by Anton Shilov
10/25/2012 | 05:06 PM
Intel Corp. is facing one of the most important strategic inflection points and is about to enter one of the most crucial battles in its history. But is the company ready? Inte believes it is.
It has been a rather busy year for Intel, which has finally managed to release commercially viable x86 processors for smartphones and who is about to enjoy the launch of Windows 8 operating system, which will open the tablet market’s doors to Intel’s chips. However, in the world of new Windows, Intel will have to compete against long-time rival ARM face-to-face. But Intel does not seem to be too worried about it.
Intel’s x86 microprocessors and application processors based on ARM architecture have co-existed for decades on different markets inside completely different devices and just ten years ago Intel itself manufactured Xscale processors on ARM architecture for personal digital assistants and other ultra-portable electronics. The x86 architecture has always been tailored for compatibility and performance, whereas ARM concentrated on creating the most power efficient designs, which it licensed to others to use inside variety of products. But something changed several years ago: Intel dropped Xscale and started to develop ultra low-power x86 micro-architecture, whereas ARM started to pay more attention on raw performance. The clash between the two was inevitable.
But even after Intel released several generations of x86 Atom microprocessors and system-on-chips, while ARM introduced high-performance Cortex-A cores, there was no direct competition between x86 and ARM architectures as the two ran different operating systems on different devices. With the launch of new Windows, everything is going to change as ARM is now supported by Microsoft as well as x86.
Starting this Friday, there will be Windows 8 tablets with Intel or AMD chips inside and Windows RT tablets with SoCs on ARM architecture. Slates with Windows 8/x86 will run virtually all the applications ever developed with Windows and x86 as well as Metro apps, whereas slates featuring Windows RT/ARM will only be compatible with Metro apps and specially designed software. Although the latter will be less expensive and will offer better battery life compared to x86 rivals, Intel claims that compatibility matters a lot.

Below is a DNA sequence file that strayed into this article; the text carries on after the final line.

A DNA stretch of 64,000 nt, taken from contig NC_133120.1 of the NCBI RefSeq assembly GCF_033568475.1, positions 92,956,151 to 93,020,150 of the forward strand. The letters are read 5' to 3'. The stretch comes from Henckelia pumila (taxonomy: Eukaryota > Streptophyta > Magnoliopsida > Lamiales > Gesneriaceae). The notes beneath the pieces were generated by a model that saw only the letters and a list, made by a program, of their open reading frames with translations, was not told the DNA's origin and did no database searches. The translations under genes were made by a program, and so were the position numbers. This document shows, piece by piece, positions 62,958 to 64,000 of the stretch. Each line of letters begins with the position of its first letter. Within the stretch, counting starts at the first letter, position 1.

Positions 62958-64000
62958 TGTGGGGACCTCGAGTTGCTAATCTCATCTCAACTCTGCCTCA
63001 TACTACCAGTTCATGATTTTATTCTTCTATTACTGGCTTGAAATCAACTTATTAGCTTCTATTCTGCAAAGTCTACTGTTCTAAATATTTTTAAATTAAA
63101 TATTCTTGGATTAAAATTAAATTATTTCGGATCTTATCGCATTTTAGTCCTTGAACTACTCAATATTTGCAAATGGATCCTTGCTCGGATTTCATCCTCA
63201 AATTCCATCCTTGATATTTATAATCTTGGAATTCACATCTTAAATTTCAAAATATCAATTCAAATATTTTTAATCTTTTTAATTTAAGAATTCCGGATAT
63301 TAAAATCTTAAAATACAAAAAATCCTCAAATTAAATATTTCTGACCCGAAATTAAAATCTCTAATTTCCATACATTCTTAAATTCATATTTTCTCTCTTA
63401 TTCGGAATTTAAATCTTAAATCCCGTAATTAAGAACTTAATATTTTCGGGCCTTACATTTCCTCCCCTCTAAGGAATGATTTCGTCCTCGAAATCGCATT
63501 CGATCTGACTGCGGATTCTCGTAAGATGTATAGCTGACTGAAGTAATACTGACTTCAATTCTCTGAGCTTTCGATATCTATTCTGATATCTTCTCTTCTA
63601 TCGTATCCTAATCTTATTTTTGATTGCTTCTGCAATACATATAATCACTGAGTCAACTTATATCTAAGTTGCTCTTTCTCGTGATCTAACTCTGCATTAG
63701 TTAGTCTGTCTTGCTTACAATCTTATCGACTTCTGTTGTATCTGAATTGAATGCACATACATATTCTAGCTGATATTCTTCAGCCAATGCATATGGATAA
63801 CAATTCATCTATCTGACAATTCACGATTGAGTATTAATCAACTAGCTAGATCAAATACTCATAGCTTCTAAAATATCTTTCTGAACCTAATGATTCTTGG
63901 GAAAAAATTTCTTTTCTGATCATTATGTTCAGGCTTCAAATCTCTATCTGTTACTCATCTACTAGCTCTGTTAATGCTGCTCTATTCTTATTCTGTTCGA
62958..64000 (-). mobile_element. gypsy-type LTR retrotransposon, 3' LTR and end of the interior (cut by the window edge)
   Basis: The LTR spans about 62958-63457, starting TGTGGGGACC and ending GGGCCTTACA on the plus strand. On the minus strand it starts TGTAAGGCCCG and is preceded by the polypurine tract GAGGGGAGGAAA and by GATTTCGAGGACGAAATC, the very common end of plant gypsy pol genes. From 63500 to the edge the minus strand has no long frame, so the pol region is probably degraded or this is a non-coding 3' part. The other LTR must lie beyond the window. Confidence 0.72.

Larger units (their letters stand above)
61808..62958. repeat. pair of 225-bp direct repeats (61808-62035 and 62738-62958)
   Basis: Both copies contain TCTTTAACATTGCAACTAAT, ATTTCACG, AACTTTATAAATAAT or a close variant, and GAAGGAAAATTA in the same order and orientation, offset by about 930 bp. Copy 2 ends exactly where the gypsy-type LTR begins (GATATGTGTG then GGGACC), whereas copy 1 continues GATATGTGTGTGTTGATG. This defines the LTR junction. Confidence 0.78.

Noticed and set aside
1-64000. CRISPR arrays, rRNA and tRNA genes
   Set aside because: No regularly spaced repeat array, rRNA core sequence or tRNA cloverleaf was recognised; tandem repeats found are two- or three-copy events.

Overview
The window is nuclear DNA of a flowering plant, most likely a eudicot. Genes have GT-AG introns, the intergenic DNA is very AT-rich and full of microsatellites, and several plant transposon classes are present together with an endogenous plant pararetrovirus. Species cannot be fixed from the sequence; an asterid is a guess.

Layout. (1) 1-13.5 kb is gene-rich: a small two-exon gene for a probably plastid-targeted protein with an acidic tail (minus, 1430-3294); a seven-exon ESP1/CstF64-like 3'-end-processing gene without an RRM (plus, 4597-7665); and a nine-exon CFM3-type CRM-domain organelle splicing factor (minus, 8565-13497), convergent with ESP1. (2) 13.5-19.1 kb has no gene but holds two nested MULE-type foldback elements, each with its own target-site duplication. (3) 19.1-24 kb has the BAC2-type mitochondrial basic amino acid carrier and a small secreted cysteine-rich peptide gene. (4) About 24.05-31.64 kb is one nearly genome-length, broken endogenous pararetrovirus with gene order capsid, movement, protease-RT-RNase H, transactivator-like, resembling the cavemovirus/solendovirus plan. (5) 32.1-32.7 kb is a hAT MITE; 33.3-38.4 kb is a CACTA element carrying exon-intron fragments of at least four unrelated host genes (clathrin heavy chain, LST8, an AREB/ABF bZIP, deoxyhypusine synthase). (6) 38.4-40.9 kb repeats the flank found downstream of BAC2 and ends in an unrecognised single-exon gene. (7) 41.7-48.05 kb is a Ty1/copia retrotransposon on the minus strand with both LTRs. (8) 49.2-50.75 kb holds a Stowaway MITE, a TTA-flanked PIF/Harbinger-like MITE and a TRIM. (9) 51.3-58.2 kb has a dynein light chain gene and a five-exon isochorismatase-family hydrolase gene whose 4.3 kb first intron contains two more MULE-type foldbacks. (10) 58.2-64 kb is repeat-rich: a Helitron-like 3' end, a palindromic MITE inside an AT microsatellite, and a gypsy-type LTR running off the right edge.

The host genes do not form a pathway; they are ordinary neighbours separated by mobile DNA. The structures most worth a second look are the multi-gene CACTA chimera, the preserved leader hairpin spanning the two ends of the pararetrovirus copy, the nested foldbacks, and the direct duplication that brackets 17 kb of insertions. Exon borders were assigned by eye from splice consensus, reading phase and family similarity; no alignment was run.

“Intel-based Windows 8 machines will run all the software and Web sites written for past versions of Windows. That will not be as true on the RT [devices]. I am not sure that iTunes runs. I am not sure that Quicken runs,” said Paul Otellini, chief executive officer of Intel, in an interview with AllThingsD web-site.
As the new Windows evolves, more and more applications will be ARM-compatible and it is inevitable that Intel will be competing for performance, responsiveness, battery life and price against ARM partners, such as Applied Micro, Marvell, Nvidia, Samsung Electronics, Qualcomm and many others. In fact, Intel will compete not only for tablets, but also for notebooks and even servers.
The world’s largest chipmaker seems confident in the outcome. Chief executive of the company compares ARM partners to companies like Transmeta (which designed ULP x86-compatible chips, but eventually went bankrupt) or Via Technologies (which offered low-power low-cost chips, but also failed to gain market share) and reckons that Intel's CPUs are the best and are getting better quicker than everything else.
“I happen to be around long enough to remember those guys. People come and go, and we have never had an exclusive, if you will. And, overall, the best chip has won,” stressed Mr. Otellini.